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Posted on 05-31-13 05:43:20 PM Link | Quote
Originally posted by stag019
@BMF54123: I was talking to someone at work about it, and he was suggesting I, at the very least, wait for one that supports HDMI 2.0 and/or DisplayPort, which are going to support 2160p at 60Hz instead of 30Hz.

@divingkataetheweirdo & Cuber456: That's the thing. Like I said, I don't care about what's on the market now that is 2160p; I know that's coming soon, especially with the Playstation 4 and Xbox One. I'm willing to use it primarily as a 1080p TV and/or computer monitor until that time comes. Also, Cuber456: http://s3.carltonbale.com/resolution_chart.html

@Rena: The cnet review tends to recommend using it as a computer monitor, but seeing if has those flaws would require either trying it, or asking someone who has it.
That chart is actually interesting and kind of confirms the diminishing returns I was talking about. The area of each triangle between the lines gets smaller and smaller. Consider that, according to this chart, the benefits of having a 50 inch 2160p TV only become noticeable between 2.5 and 7 feet away from the TV. You could arguably say that the next resolution up from 2160p, which is 4320p, for a 50 inch TV will never be able to take off on the market (or it will at least be harder to) because the only noticeable benefits for such a TV would only be apparent when you are 2.5 feet or closer to the TV which is pretty damn close. Pretty cool stuff .

Actually, since you bring up the PS4 and Xbox One, I did a tad bit of research on what possible resolutions the consoles could output at. From what I could find, it appears that both consoles will at least have some support for 2160p. Long story short, the PS4 will only support 2160p for your own content(images and such) but not for the games. The Xbox One on the other hand will seem to have full 2160p support.

Source 1
Source 2
Source 3

I know it won't be the same as messing with one yourself but I went Best Buy the other day and they had a 2160p TV on display. It would at least give you a chance to view a 2160p TV as it might be hard to find people who have such a TV yet. That's my 2 cents .
stag019

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Posted on 06-01-13 12:26:32 AM Link | Quote
Originally posted by Cuber456
That chart is actually interesting and kind of confirms the diminishing returns I was talking about. The area of each triangle between the lines gets smaller and smaller. Consider that, according to this chart, the benefits of having a 50 inch 2160p TV only become noticeable between 2.5 and 7 feet away from the TV. You could arguably say that the next resolution up from 2160p, which is 4320p, for a 50 inch TV will never be able to take off on the market (or it will at least be harder to) because the only noticeable benefits for such a TV would only be apparent when you are 2.5 feet or closer to the TV which is pretty damn close. Pretty cool stuff .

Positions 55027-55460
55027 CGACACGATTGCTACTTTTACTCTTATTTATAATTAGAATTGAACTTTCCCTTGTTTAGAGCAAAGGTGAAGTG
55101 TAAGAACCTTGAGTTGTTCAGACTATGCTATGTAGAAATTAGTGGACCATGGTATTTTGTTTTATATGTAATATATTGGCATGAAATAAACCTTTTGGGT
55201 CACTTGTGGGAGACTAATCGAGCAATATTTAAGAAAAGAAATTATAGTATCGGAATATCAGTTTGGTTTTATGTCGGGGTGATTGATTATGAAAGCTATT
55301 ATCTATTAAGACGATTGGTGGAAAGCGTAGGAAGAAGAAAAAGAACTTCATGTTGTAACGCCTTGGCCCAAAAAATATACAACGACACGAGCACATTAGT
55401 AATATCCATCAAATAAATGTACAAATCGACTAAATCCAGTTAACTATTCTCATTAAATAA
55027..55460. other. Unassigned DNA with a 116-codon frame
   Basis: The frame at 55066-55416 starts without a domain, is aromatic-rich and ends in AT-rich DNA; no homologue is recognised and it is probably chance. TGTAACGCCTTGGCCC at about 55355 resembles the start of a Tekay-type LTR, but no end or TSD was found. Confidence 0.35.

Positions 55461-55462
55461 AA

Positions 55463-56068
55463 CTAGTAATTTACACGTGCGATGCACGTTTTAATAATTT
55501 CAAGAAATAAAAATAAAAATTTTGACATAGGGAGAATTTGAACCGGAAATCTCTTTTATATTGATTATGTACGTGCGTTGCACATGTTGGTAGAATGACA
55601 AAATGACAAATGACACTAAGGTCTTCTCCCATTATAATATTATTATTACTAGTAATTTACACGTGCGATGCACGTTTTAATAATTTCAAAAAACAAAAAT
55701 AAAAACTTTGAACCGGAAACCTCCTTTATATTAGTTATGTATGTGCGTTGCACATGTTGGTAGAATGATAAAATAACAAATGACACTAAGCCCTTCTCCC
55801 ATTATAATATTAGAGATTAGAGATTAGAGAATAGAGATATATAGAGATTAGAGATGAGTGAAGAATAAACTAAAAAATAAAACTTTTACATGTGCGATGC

Yes, I agree, it is a very useful chart. As for using it as a computer monitor, that wouldn't be any problem (plus I feel like this chart deals more with images of stuff, and that there's a greater benefit for text and other computer whatnot). I also don't think sitting only 7 feet away is all that much of a stretch either.
Originally posted by Cuber456
Actually, since you bring up the PS4 and Xbox One, I did a tad bit of research on what possible resolutions the consoles could output at. From what I could find, it appears that both consoles will at least have some support for 2160p. Long story short, the PS4 will only support 2160p for your own content(images and such) but not for the games. The Xbox One on the other hand will seem to have full 2160p support.
Yes, I mentioned that in the original post.
Originally posted by Cuber456
I know it won't be the same as messing with one yourself but I went Best Buy the other day and they had a 2160p TV on display. It would at least give you a chance to view a 2160p TV as it might be hard to find people who have such a TV yet. That's my 2 cents .
Interesting, I was at Walmart the other day, but they didn't have any set up. Maybe I'll try my luck at Best Buy.
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Posted on 06-01-13 09:09:17 AM Link | Quote
Originally posted by Cuber456
You could arguably say that the next resolution up from 2160p, which is 4320p, for a 50 inch TV will never be able to take off on the market (or it will at least be harder to) because the only noticeable benefits for such a TV would only be apparent when you are 2.5 feet or closer to the TV which is pretty damn close.

Never underestimate what marketing can do.
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Posted on 07-03-13 11:41:41 PM Link | Quote
I found this article interesting and very much related to this thread.
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Posted on 07-09-13 04:09:55 PM Link | Quote
My own two cents is that as time goes on and these resolutions get more ridiculous, you'll need larger and larger TVs to actually notice it. As a result, it becomes pointless--I think 1080P is about the sweet spot, the only real thing that could be done is upped pixel density rather than increased resolution size.
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Posted on 07-16-13 01:15:28 AM (last edited by stag019 at 07-20-13 02:17:14 PM) Link | Quote
Originally posted by Cuber456
I found this article interesting and very much related to this thread.

According to Wikipedia: On June 13, 2013, ESPN announced that they would end the broadcast of the ESPN 3D channel by the end of the year and that they will "experiment with things like UHDTV".[167]
On July 2, 2013, Jimmy Kimmel Live! recorded in 4K Ultra HD a performance by musical guest Karmin and the video clip will be used as demonstration material at Sony stores.[175]

The content is slowly working its way into existence. I really feel like it's only a matter of time before more and more content arrives...

Originally posted by Metal_Man88